We consider various mythic and religious conceptions of the human from antiquity to Renaissance humanism, key documents of modern secular humanism, and literary works that raise probing questions about humanity. What is peculiar to humans against the foil of animal life forms? Is there a human nature at all, or perhaps a human calling, that might transcend differences among people? Contemporary debates about the limits of the human species, the aspiration to overcome such limits through science, and ecological challenges to traditional views of humans' place in the world.
Terms: Win | Units: 3 | Grading: Letter or Credit/No Credit
Instructors: Dornbach, M. (PI)

GERMAN 113N: Theatre and Politics

The theatre is a public forum where politics is both represented and enacted. In this seminar we will examine four theatrical artists who have wrestled with urgent political questions of their time and ours: William Shakespeare, Georg Büchner, Bertolt Brecht, and Anna Deveare Smith. nnQuestions we will consider include: How does Shakespeare¿s Hamlet raise questions about a sovereign¿s right to rule? What might a play such as Büchner¿s Danton¿s Death¿set during the one of the bloodiest periods of the French Revolution¿suggest about the relationship between terrorism and reason? What does a musical such as Brecht¿s Threepenny Opera demonstrate about strategies of mass manipulation? And how could a performance piece such as Smith¿s Twilight: Los Angeles help us better understand the dynamics of police brutality and urban riot? nnIn this course, we will read seven plays, delve into their cultural contexts, and watch film and live versions of them, including field trips to at area theatres. We will also try our hand at staging some scenes in class, in order to get a better sense of the sorts of choices these plays require. Your assignments will include short papers and regular postings on an online discussion board. All readings and discussions will be in English, and no prior theatrical experience is necessary.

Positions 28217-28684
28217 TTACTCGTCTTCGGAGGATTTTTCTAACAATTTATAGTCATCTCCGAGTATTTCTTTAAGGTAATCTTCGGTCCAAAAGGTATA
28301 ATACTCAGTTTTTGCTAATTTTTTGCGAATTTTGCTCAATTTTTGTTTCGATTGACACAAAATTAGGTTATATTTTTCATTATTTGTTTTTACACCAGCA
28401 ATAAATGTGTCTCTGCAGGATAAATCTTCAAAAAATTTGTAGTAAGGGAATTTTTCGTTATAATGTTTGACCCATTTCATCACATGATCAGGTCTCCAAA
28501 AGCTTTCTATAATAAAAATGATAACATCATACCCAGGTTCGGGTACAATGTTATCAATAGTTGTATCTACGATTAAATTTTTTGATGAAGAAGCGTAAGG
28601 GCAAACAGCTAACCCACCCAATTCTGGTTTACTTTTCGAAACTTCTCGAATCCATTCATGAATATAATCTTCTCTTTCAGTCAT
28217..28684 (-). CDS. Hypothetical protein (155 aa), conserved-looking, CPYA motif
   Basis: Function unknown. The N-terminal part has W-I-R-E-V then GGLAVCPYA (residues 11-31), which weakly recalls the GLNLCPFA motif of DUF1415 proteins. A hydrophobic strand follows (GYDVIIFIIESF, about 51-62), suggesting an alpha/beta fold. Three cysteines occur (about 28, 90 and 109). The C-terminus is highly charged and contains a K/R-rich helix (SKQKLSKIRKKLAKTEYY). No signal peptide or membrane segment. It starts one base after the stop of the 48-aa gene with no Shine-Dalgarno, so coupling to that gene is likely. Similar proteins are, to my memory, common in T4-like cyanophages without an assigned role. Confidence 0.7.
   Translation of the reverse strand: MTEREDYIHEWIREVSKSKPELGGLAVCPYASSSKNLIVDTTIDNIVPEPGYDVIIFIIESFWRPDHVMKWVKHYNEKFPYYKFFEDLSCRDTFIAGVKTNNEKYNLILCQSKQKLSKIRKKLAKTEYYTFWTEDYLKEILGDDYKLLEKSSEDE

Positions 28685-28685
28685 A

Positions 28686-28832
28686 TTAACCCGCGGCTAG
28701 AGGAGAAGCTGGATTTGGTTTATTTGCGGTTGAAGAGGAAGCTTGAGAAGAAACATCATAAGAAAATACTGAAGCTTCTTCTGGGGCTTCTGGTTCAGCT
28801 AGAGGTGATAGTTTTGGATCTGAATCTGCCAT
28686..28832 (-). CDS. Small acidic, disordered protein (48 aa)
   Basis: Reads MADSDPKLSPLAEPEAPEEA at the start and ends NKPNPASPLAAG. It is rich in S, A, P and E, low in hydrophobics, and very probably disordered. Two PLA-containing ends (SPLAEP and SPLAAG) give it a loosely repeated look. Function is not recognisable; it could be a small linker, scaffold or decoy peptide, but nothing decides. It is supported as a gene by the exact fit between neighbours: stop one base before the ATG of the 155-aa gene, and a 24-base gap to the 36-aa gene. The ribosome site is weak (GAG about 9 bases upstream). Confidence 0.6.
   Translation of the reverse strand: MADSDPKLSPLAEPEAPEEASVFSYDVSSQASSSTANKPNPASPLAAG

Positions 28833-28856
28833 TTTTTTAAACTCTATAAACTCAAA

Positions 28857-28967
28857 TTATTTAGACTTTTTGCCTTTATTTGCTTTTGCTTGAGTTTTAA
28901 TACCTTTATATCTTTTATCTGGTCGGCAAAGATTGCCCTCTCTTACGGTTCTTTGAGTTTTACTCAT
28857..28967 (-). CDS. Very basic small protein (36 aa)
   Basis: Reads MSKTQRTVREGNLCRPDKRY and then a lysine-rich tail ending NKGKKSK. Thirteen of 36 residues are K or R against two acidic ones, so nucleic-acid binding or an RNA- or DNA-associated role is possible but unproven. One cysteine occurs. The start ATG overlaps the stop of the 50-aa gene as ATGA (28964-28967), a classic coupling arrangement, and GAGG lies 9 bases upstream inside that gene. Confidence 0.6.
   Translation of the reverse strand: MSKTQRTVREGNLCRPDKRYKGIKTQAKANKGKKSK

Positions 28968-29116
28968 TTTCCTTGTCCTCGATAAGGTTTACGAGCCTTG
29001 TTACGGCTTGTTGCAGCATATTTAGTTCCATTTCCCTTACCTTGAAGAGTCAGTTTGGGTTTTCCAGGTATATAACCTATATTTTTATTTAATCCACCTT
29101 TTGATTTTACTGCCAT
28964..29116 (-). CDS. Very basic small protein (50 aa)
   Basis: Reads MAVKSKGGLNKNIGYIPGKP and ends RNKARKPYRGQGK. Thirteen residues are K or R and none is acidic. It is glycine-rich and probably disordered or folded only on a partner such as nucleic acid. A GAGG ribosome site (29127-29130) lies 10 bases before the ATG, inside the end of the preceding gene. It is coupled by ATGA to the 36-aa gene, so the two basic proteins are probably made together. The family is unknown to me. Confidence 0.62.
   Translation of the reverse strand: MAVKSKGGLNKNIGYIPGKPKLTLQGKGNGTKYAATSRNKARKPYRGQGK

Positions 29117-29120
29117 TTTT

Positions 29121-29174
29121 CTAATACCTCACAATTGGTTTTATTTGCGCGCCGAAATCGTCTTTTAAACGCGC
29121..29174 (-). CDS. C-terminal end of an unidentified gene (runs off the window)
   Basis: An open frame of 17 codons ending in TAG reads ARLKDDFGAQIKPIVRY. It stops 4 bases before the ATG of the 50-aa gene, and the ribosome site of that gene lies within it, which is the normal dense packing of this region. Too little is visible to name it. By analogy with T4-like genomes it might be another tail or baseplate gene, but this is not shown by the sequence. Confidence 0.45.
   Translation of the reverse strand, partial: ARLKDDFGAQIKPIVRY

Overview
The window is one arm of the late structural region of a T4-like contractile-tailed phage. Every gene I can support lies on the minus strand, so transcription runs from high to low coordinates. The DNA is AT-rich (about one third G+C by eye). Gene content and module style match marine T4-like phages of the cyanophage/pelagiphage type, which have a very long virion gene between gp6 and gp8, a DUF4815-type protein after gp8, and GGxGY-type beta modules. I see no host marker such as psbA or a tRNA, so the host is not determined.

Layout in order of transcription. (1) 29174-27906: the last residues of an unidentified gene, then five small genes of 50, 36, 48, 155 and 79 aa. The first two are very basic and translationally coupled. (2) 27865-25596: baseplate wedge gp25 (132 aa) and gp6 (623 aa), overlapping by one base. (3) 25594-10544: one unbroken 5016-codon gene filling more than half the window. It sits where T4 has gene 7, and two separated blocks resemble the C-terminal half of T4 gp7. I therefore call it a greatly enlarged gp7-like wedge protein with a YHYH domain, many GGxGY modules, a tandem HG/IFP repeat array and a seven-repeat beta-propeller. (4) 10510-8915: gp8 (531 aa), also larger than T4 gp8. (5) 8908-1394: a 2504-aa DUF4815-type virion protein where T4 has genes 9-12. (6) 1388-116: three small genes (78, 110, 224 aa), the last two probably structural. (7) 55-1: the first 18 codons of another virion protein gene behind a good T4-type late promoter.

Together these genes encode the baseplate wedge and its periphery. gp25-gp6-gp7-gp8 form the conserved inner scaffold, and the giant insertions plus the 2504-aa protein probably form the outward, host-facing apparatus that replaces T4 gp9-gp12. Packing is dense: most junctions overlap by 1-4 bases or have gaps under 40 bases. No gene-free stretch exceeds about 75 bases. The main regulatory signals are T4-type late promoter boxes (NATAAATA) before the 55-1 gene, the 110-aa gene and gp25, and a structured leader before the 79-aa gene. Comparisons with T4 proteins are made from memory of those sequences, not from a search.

Terms: Spr | Units: 3 | Grading: Letter or Credit/No Credit
Instructors: Smith, M. (PI)

GERMAN 116: Writing About Germany: New Topics, New Genres

Writing about various topics in German Studies. Topics based on student interests: current politics, economics, European affairs, start-ups in Germany. Intensive focus on writing. Students may write on their experience at Stanford in Berlin or their internship. Fulfills the WIM requirement for German Studies majors.
Terms: Aut, Win, Spr | Units: 3-4 | Grading: Letter or Credit/No Credit

GERMAN 120: Contemporary Politics in Germany